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How studying the sea floor might help us understand future climates

OSU Research Matters is a bi-weekly look inside the work of Oklahoma State University faculty, staff and students.

Did you know a single celled organism, called foraminifera, can be studied to better understand past climates and environments?

In this episode, Meghan Robinson speaks with Dr. Ashley Burkett, an Assistant Professor of Geology at Oklahoma State University. Her research takes her to the ocean floor to collect foraminifera samples. She uses this information to understand how future climates might respond to trends.

TRANSCRIPT:

ashleyburkett.jpg
Oklahoma State University
Dr. Ashley Burkett

BURKETT: They kind of look like an amoeba. So, most people have seen an amoeba in like an intro level or high school level bio class. And it's that like really gelatinous cell that can move around and make all these different shapes. But they tend to have a shell, and sometimes they make this shell by pulling out materials from the water and growing it just like a seashell made out of the same stuff that's called calcium carbonate. But other times they'll take a bunch of sand -- or whatever they can find -- and glue them together and make this like [unintelligible] shell, which is really also pretty fun.

ROBINSON: Forams date back 540 million years to the earliest fossil records. Their lengthy existence allows scientists to study how they react to changing environments and what that environment may have looked like.

BURKETT: And so, if we can constrain what's going on in the present, it helps us make better estimates of what's happening in the past. And in those past environments, often we're using those to help us understand what might happen in the future. So, it's all connected. In geology, we have the saying, it's called the Principle of Uniformitarianism, which just means the present is the key to the past. So if we can understand how processes are happening today, we can use that to apply to our understanding of what happened in the past. But I like to also flip it around and do it the other way. Like, if we can understand, ‘hey, in this certain environment, the ocean got so hot, so fast that a huge extinction event or dying off of a lot of organisms happened.’ Like, if that happened again today, how might that influence what's going on in our modern systems.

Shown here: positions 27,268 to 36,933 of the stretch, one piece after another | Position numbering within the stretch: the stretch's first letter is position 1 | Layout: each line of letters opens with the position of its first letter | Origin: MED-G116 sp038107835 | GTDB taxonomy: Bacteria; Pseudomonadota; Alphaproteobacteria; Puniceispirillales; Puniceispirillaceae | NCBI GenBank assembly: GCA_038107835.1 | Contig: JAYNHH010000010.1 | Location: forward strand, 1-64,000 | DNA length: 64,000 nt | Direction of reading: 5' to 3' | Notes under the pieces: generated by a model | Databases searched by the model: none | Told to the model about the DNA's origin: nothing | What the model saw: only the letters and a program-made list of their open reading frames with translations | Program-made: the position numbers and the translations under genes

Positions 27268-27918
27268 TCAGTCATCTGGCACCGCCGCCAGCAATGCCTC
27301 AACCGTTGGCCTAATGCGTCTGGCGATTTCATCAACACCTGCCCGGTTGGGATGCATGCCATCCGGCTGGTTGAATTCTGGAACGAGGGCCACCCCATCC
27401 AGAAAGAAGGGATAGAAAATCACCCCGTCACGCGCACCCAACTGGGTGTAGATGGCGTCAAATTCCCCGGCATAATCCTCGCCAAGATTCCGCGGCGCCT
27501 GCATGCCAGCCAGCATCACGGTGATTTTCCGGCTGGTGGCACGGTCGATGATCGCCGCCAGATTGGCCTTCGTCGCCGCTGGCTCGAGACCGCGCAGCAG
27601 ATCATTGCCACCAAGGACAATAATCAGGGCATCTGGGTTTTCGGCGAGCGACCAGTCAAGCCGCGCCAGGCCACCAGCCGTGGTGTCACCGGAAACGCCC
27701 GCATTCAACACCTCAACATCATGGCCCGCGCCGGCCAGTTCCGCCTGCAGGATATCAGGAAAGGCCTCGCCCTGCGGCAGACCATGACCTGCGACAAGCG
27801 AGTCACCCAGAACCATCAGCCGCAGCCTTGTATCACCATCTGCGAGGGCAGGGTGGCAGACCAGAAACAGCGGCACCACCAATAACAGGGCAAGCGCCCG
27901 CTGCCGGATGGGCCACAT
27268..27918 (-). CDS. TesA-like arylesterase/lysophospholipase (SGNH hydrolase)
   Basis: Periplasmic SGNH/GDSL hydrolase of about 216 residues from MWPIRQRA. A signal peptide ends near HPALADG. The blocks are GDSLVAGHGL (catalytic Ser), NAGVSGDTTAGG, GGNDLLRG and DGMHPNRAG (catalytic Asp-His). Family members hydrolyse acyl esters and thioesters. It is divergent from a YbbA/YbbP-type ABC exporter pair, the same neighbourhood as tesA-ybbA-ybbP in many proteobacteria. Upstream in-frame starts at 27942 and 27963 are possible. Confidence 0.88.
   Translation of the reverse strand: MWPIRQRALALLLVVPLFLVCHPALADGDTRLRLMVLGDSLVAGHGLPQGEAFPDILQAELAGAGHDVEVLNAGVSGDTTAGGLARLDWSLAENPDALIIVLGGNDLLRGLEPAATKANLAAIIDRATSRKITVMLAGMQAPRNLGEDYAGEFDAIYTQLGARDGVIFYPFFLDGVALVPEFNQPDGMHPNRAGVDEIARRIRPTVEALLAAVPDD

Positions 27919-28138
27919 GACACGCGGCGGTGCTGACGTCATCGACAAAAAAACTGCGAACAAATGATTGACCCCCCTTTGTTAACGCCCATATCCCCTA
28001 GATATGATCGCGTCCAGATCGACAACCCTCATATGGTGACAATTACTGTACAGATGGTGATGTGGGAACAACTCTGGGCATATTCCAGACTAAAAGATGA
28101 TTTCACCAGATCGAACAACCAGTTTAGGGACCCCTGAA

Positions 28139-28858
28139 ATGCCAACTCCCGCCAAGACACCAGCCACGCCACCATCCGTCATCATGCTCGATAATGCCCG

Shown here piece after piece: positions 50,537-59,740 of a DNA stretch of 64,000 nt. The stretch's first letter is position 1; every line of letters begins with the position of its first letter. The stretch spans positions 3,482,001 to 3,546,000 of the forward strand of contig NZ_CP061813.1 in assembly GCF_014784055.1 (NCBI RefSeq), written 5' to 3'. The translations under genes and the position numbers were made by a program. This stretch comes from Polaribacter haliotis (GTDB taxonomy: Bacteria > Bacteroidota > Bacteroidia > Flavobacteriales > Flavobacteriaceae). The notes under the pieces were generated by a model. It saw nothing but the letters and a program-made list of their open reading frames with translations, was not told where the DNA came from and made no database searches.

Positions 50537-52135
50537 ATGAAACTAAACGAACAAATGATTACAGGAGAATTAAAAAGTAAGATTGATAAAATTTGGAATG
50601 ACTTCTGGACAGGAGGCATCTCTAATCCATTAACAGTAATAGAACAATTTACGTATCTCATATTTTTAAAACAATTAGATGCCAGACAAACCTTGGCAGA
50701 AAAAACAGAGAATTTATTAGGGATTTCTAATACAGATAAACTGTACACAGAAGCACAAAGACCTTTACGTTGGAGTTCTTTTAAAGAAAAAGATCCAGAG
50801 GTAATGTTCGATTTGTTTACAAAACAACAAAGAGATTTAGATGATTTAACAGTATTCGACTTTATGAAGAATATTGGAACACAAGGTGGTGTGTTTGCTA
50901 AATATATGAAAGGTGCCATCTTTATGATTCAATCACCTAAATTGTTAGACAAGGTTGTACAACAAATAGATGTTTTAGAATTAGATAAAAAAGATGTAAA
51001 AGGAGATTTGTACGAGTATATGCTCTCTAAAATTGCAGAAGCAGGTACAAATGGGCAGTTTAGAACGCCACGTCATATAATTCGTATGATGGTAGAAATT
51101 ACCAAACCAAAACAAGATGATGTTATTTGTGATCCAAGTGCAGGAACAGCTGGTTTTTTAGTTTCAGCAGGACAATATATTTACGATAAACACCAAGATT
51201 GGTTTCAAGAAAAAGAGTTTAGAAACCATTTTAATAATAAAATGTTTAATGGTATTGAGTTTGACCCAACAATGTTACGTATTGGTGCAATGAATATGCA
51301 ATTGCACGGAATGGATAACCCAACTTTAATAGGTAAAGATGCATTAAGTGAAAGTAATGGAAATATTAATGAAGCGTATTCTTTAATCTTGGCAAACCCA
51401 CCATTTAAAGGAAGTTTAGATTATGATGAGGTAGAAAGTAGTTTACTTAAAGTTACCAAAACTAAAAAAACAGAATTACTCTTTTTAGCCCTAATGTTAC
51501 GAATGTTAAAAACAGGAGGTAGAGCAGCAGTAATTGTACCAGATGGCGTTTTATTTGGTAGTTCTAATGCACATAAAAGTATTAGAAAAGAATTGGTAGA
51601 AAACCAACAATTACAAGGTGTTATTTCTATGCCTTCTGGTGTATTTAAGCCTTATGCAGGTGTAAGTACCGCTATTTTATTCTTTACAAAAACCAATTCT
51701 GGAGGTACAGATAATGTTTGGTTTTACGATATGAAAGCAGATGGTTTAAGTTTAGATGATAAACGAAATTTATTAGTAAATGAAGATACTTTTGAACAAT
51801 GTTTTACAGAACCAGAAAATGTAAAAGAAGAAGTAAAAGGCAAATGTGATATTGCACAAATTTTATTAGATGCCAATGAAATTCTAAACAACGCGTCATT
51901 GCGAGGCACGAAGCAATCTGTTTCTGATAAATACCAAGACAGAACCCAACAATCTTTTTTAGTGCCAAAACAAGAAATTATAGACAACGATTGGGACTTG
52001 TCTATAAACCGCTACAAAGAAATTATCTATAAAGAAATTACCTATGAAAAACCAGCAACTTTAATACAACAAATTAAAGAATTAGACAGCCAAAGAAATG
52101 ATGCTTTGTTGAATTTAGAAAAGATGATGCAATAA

ROBINSON: How do you collect these sediments for your research?

BURKETT: It depends on what your goal is, right? If you're just trying to get the surface material and look at living stuff, you will wanna send down certain instruments off the back of the ship. One is called a multicore, and it's designed to be able to hit the sea floor without really disturbing a whole lot so that it can sink these tubes into the sediment. And then it creates a suction and pulls the tube out. But if you're trying to get really far back in the past, then you're gonna wanna get something that penetrates deeper into the sediment and gets you as long of a core, we call it, as possible. And then there are even cores that are taken, that are drilled. So just like an oil and gas drill, where it will drill down into the, the rock itself. There are ships that are equipped with essentially a drilling platform, much like you see in the Gulf of Mexico, that can drill into the sediments and then into rock even, and bring them back onto the ship for researchers.

ROBINSON: Living in landlocked Oklahoma, you might think Dr. Burkett’s research is limited. Actually, it’s quite the opposite. It has taken her around the world, and to the ocean floor.

BURKETT: There is no replacement for going down firsthand and visiting that alien space. Pictures certainly don't do it justice, [a] video camera is limited to the quality of what you're looking at and what's in the water column, but being down there and watching things, you can see things in a way that you never can on a camera system or just looking out the window. I remember on this last dive, I was just watching because they were doing something else with the sub. They were trying to balance it and adjust it, and make sure that it was ready to go. And I was just staring out the window, watching these tiny little organisms in the water column, called copapods, swim. And so just watching like the pattern they were making and how they were going up and then diving down and then going up and, and it was crazy because people like don't see that. It's probably never been discussed or published because you don't get to spend time down there really witnessing how life exists and everything that we see is just so mind-blowing and amazing. And it's a snapshot of like the bigger picture of what's going down in the deep sea.

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